The present state of organized labor, saddled with the leadership it has, will mean we will most likely see such developments arise outside these traditional workers' organizations.  It's quite likely we will see further decline before a revolt takes place inside, but the conditions are such, the anger beneath the surface of society so strong,  that we can not rule out anything at this point.

* For an account of the P9/Hormel struggle check out Hard Pressed in the Heartland by Peter Rachleff.


Teri Norris said...

While I agree with almost everything I disagree with the fact that clergy need to mind their own business (I know that's not how you stated it)
Imagine the Civil Rights movement without faith leaders ~
Oscar Romero, Mahatma Gandhi, Father Roy Bourgeois ~ and the numerous others that historically supported the working class and the poor.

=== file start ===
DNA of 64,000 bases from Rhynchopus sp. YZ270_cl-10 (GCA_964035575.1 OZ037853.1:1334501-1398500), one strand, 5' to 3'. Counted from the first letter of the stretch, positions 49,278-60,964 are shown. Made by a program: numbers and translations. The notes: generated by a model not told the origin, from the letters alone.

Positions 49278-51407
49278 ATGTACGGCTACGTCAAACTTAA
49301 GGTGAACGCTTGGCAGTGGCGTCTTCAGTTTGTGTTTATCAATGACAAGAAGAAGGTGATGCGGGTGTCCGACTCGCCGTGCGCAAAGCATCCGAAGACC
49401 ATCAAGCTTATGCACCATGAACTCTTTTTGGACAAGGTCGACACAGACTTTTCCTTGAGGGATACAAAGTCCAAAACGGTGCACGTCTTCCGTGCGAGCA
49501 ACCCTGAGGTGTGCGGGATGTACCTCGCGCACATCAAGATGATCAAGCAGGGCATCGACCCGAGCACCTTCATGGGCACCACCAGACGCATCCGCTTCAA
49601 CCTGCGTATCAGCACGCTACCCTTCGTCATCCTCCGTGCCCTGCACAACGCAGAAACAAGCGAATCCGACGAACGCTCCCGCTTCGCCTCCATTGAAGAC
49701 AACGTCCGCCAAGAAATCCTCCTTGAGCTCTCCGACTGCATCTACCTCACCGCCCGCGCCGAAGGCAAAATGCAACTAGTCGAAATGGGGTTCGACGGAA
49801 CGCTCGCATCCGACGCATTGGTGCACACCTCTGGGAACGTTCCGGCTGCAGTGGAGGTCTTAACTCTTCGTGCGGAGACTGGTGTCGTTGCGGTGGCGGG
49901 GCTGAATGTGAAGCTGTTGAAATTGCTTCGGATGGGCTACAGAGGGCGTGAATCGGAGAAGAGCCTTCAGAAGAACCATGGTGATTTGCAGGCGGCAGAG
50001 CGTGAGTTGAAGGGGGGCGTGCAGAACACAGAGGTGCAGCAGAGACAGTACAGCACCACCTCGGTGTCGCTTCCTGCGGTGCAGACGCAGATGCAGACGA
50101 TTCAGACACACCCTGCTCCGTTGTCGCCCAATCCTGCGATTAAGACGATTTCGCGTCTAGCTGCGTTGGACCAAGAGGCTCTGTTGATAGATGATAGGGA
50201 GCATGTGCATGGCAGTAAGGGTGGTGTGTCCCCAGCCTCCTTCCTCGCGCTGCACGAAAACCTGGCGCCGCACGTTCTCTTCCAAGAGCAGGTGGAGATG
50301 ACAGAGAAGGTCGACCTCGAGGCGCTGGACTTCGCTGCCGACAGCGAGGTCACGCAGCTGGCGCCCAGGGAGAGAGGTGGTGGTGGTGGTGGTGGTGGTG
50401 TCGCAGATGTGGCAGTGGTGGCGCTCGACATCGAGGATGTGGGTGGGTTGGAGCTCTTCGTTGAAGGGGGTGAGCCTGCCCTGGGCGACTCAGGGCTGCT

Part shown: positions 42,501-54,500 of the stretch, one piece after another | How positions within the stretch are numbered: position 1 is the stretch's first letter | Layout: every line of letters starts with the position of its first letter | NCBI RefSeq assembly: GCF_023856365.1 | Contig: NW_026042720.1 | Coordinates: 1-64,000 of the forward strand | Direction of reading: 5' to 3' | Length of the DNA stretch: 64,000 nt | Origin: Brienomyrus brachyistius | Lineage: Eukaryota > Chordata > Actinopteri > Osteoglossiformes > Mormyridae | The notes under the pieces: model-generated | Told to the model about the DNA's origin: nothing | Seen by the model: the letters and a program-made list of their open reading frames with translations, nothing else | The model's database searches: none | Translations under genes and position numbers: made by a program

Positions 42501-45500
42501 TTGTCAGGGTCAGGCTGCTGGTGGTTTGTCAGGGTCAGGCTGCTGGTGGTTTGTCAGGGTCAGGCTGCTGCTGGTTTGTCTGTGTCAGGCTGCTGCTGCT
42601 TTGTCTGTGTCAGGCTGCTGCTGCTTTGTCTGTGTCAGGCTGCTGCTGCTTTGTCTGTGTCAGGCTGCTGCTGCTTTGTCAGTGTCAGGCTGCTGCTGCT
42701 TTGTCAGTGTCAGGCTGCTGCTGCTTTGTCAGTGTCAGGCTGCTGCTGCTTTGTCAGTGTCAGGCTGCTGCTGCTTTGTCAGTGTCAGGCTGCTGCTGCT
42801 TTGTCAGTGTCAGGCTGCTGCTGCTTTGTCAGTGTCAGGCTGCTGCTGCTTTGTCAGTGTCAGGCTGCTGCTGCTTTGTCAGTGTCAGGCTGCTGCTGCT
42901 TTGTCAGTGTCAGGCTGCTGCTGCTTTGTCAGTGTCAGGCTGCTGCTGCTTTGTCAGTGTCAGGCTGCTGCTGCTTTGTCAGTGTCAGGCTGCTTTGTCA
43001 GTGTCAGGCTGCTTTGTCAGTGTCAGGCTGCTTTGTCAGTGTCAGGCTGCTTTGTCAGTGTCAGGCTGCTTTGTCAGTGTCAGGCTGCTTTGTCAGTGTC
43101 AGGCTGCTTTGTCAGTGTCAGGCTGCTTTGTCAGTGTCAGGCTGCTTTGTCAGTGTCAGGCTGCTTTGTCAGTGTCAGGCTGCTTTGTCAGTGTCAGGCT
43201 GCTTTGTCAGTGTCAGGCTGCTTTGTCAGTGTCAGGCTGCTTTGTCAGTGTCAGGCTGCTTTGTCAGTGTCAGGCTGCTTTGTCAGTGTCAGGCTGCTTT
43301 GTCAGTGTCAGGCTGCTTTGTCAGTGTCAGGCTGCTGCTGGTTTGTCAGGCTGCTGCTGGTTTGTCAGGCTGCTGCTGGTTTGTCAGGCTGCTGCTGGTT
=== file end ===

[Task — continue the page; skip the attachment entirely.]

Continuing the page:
I am not a catholic ~ I am not a faithful follower of the church, but I recognize the importance of these "types" of figures and the role they play in supporting the common good.
I think we would be foolish to ignore that fact.

Richard Mellor said...

I agree with your criticism Teri. I think I should have phrased that differently and I may edit it. My problem is that the union hierarchy tends to use them to add legitimacy, that we won't cross the line and remember that we're all god's children. And these leading clergy never criticize the rotten role the labor hierarchy plays. MLK began to talk more of socialism towards the end of his life. And while Gandhi was a courageous man his role was questionable with regard to his attitude to British Imperialism and it's not about courage though is it. And to be honest,in the last analysis, pacifism doesn't make it either. But you're right that we should recognize allies when we have them and as far as they act as allies.